The most frequent question I get about the ongoing lockdown in Shanghai involves the potential motives of the Chinese Communist Party.
As someone who has covered COVID Mania for over two years, and has taken an unconventional approach to the motives and outcomes behind the continuation of the pandemic narrative, I remain undecided on the dominant motive for the situation in Shanghai. However, there are lots of clues available for us to survey the possibilities.
One thing is for sure: the Wuhan lockdown of early 2020 was a lot different. It was certainly a barometer for lockdown extremism, but it occurred on a much smaller scale. And it appeared, in my view, that the government was putting on more of a Hollywood production than a real attempt to quash a virus. I wrote about that extensively in The Dossier.
This time, however, the Shanghai situation appears to be a different animal.
There are several possibilities that I think are worth exploring.
First and foremost, consider the possibility that Chinese authorities have become maniacal hypochondriacs, and, like most top-down authoritarian regimes, have engaged in irrational and destructive policymaking.
In the Chinese governmental system, there are very few guardrails to authoritarian behavior, so virtually nothing would be too extreme if the ends justify the means. China’s continuing ideology contends that individual rights are not of a concern. In fact, according to the CCP, this ideal of human freedom should be actively suppressed for the “greater good” of the state.
Yes, the Chinese government is engaged in complete pseudoscientific behavior, but that is the norm for world governments, not the aberration.
This virus may genuinely terrify the ruling class atop the CCP. Similar to the True Believers of COVID Mania in the West, they could be freaked out by the prospect of catching a cold, and are ready to use any and all instruments of power with the hopes that the virus can somehow be stopped in its tracks.
It’s a psyop
The data on lockdowns are quite clear: they don’t work, and they only cause problems in addition to the virus problem. Everywhere lockdowns were tried, they failed in catastrophic fashion. But that wasn’t the story of Wuhan, the location of the first COVID lockdown, where there was no benefit of hindsight.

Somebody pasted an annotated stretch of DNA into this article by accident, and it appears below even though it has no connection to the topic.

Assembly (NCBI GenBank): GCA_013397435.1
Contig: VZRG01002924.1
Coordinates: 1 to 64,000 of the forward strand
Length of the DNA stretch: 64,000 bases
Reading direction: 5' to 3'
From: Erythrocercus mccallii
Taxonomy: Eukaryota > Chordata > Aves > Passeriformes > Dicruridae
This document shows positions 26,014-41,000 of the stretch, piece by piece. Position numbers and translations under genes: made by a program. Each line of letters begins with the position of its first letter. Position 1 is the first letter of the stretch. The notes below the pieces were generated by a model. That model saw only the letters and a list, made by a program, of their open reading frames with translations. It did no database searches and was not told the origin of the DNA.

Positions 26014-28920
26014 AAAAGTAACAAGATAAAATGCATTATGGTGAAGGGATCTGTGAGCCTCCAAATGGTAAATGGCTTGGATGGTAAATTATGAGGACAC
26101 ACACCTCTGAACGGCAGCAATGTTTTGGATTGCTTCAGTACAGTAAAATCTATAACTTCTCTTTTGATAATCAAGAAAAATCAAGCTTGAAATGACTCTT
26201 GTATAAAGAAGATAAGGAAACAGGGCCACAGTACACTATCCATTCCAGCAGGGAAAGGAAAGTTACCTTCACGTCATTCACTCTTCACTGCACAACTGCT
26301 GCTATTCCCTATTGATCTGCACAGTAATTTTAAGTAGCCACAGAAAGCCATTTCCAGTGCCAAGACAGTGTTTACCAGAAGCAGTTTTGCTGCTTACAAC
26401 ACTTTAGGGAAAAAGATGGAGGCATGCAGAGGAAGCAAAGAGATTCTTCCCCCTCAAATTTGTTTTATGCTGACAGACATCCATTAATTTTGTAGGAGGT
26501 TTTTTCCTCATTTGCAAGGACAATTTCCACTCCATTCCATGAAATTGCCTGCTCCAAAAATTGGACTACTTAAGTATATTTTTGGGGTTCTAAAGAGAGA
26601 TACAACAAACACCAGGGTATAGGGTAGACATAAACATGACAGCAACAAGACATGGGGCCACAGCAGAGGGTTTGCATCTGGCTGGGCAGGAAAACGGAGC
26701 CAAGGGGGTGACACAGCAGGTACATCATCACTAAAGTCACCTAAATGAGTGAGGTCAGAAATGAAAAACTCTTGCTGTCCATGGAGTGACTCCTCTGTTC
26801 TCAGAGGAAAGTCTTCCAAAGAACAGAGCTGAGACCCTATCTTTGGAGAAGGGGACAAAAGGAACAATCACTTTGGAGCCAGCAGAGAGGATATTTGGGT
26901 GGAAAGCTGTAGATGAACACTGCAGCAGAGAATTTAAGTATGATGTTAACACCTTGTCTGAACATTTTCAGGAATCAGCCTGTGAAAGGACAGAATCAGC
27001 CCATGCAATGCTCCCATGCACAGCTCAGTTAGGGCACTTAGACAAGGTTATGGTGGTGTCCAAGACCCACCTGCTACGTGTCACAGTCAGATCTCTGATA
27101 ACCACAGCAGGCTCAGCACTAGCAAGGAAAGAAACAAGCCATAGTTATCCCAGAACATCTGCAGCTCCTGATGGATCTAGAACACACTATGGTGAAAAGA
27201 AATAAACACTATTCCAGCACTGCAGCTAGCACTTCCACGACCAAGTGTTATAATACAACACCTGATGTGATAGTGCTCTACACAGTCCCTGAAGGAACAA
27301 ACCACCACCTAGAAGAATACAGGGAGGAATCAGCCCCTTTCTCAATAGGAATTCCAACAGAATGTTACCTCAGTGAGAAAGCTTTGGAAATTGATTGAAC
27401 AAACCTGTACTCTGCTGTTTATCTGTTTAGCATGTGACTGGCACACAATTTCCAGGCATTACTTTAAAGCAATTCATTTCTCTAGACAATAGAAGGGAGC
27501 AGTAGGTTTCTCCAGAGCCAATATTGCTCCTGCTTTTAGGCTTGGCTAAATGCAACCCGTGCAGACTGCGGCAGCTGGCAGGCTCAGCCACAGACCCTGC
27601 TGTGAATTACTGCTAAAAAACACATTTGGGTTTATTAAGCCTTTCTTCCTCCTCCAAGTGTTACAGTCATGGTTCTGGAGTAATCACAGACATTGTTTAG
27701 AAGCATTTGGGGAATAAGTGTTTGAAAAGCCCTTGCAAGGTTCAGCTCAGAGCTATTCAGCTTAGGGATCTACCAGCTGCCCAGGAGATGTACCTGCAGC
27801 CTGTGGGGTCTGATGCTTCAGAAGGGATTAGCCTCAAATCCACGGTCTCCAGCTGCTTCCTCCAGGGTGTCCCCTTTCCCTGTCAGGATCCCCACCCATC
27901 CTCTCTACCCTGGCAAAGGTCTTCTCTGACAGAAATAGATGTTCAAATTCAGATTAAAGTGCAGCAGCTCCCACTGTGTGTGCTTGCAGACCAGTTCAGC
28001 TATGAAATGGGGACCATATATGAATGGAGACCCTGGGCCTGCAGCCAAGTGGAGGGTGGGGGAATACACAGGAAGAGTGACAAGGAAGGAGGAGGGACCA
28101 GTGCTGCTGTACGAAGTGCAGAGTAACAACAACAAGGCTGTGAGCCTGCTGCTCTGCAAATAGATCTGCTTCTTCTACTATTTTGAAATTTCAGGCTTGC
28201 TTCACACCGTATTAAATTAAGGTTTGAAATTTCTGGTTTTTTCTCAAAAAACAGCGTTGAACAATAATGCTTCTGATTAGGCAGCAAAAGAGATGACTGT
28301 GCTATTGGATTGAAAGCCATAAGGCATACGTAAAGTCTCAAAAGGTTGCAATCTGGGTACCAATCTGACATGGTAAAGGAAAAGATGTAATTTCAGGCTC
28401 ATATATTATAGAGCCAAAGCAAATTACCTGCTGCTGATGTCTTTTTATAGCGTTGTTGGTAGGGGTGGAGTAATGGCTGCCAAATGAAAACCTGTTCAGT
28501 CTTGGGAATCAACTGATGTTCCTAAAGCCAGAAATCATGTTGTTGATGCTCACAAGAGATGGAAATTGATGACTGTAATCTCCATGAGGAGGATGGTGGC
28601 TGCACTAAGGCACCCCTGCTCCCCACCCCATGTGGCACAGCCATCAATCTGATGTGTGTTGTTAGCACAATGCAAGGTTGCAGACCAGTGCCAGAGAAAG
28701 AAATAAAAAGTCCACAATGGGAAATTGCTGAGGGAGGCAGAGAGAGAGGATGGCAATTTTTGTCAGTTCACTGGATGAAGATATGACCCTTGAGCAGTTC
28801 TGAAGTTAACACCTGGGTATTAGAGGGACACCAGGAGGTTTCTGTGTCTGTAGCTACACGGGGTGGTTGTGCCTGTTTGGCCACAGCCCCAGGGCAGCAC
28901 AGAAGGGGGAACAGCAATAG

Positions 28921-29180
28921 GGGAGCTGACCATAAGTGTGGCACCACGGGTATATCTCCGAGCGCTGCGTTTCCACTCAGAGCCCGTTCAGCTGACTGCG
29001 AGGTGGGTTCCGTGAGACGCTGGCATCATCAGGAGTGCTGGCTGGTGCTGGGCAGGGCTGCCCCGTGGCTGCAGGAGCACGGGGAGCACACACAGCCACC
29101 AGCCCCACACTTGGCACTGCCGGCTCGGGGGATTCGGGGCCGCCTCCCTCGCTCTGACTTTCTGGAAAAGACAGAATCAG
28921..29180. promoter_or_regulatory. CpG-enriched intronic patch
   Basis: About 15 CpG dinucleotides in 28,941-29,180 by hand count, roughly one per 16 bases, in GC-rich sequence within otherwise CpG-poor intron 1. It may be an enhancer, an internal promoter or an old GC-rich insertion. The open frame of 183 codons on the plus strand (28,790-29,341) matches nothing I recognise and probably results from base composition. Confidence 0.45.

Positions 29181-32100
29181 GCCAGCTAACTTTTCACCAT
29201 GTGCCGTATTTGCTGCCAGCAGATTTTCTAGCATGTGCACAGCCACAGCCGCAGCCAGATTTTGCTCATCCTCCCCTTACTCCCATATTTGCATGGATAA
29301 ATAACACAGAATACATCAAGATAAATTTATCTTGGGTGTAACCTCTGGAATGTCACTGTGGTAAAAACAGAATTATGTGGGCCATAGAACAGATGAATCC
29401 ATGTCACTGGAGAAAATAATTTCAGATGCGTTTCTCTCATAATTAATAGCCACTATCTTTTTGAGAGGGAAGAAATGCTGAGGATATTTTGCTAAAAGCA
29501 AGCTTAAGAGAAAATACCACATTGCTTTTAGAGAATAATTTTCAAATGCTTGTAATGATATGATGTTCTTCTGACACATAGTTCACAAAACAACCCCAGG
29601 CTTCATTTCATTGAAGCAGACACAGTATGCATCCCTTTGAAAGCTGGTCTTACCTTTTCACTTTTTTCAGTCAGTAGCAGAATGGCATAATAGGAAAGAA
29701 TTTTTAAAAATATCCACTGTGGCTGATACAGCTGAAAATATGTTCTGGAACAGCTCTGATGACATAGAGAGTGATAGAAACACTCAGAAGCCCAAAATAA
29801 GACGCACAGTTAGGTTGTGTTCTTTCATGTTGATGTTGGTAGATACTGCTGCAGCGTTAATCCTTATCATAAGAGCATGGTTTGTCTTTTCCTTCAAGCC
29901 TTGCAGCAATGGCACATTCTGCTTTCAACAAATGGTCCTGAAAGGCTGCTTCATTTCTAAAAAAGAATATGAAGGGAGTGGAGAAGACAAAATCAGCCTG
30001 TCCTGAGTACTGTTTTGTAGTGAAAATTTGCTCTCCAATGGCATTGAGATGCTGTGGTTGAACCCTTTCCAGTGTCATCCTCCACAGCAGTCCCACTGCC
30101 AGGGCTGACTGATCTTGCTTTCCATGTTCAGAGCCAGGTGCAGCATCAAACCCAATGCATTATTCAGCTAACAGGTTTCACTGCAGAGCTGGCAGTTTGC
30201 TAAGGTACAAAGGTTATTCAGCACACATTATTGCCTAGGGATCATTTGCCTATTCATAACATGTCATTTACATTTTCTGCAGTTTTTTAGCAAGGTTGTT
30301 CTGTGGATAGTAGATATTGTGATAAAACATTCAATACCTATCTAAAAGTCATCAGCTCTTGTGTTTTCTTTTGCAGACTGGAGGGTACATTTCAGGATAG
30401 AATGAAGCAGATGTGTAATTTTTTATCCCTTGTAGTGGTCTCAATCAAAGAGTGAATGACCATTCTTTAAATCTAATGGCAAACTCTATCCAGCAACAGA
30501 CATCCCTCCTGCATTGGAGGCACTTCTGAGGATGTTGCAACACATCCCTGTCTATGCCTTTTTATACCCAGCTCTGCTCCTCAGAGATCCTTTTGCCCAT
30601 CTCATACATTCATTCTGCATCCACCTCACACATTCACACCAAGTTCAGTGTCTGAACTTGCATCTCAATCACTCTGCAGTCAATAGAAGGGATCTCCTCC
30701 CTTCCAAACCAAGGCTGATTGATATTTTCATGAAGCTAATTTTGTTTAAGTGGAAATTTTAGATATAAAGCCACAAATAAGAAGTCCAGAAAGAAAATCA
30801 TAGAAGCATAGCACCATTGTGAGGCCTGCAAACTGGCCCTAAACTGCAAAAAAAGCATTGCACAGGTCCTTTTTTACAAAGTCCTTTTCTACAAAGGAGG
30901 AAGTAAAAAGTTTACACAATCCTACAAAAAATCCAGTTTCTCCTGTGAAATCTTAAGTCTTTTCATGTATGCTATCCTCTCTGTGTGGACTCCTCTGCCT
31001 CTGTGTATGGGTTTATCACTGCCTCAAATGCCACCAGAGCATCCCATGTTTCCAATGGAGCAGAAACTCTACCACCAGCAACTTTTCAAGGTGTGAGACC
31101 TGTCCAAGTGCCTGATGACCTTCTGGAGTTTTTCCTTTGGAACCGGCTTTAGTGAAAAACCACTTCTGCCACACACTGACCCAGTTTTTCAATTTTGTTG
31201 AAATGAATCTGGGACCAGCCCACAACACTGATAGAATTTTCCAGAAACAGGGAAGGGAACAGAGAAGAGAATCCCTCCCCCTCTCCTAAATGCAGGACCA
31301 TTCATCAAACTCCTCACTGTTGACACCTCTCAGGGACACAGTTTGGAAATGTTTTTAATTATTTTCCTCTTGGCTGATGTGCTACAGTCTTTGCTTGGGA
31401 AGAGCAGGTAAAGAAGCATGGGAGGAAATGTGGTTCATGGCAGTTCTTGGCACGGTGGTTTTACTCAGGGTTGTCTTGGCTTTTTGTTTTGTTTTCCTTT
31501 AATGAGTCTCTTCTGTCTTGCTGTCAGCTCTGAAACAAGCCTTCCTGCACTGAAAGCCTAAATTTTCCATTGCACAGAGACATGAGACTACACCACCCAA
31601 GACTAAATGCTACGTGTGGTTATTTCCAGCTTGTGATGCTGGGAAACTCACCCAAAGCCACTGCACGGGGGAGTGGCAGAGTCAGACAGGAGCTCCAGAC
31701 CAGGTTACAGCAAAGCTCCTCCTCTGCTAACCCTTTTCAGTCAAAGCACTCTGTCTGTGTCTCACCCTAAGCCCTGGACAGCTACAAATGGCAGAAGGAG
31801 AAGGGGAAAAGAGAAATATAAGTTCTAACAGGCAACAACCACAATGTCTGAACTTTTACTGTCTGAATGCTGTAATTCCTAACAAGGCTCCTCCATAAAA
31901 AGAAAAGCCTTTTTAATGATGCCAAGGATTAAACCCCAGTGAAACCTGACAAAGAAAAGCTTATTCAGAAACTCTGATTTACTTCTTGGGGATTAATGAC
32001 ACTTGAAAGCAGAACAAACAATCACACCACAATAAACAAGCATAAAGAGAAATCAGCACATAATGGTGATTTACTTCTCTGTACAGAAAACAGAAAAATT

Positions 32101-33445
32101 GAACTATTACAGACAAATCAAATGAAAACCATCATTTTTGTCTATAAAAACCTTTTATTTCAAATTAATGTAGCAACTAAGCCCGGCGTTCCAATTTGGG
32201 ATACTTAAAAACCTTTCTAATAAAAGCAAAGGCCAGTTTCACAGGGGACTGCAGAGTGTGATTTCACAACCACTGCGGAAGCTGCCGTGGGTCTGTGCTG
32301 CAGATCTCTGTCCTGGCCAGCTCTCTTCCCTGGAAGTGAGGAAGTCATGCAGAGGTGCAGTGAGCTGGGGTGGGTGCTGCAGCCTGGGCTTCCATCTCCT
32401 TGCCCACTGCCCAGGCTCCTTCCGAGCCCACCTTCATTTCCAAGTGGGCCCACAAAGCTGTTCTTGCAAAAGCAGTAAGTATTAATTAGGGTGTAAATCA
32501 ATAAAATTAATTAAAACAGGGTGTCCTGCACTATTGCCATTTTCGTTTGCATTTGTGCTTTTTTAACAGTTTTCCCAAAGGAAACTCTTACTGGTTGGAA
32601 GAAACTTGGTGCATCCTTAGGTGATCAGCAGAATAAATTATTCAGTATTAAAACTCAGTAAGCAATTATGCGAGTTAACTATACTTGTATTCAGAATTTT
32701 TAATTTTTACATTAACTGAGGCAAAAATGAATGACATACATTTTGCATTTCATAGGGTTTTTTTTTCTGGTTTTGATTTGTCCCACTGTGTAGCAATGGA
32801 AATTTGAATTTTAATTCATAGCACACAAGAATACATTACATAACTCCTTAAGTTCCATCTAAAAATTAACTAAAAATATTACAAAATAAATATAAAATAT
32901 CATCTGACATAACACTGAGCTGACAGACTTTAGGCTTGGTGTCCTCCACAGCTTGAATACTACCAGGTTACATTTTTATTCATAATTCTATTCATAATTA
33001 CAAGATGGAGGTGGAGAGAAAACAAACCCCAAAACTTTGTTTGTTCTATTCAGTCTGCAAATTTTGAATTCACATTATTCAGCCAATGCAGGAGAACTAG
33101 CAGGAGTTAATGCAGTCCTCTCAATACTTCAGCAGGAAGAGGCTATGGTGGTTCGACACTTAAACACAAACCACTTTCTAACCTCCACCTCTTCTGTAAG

The short term hard lockdowns in Wuhan in early 2020 were falsely advertised as an astonishing scientific success, but were most effective as an information operation to shut down the world, while seeding the idea that lockdowns would help to crush the virus.
This left some coming to conclude that China locked down Wuhan as part of an information operation to cripple the societies and economies of its adversaries, using the virus as a kernel of truth to advance their campaign. China, notably, remained almost completely open for years following the Wuhan lockdown, while the West went through an endless series of restrictions and rolling lockdowns.
Is China readying another targeted campaign against the West by locking down Shanghai?
National Hubris/Believing their own press
It’s possible that at some point down the line, Chinese authorities became convinced that their Wuhan lockdown actually worked, and that an aggressive level of nationalistic superiority was the reason that China justifies its position as the only country in the world to “eliminate” the virus through lockdowns.
China’s lockdown was routinely praised in the corporate press and through academic circles. Every country modeled their lockdowns, a novel concept that did not exist prior to 2020, after the Wuhan lockdown. This level of admiration may have acted to affirm China’s well-known, baked in superiority complex, and convince the Communist Party that it alone has the technocratic authoritarian capacity to wage a successful war on a virus.
Don’t disregard nationailstic hubris as the chief motivating factor behind the madness in Shanghai.
Although China is a one-party state, there remains tremendous infighting in the ranks of the Communist Party. Shanghai is perceived as one of the more “liberal” cities in China, and the lockdowns may have been motivated by competing political factions desperate to win over influence and power.
CFTV explains: “The Chinese Communist Party (CCP) often comes across as a homogenous group to those studying China. This united front, however, is a carefully cultivated image that the CCP portrays – both to the world and its domestic audience. Beneath the surface, however, there exist “factions”, which is a combination of informal politics, relationships, and networks that jostle to dominate politics in China.”
Republished from the author’s Substack
Published under a Creative Commons Attribution 4.0 International License
For reprints, please set the canonical link back to the original Brownstone Institute Article and Author.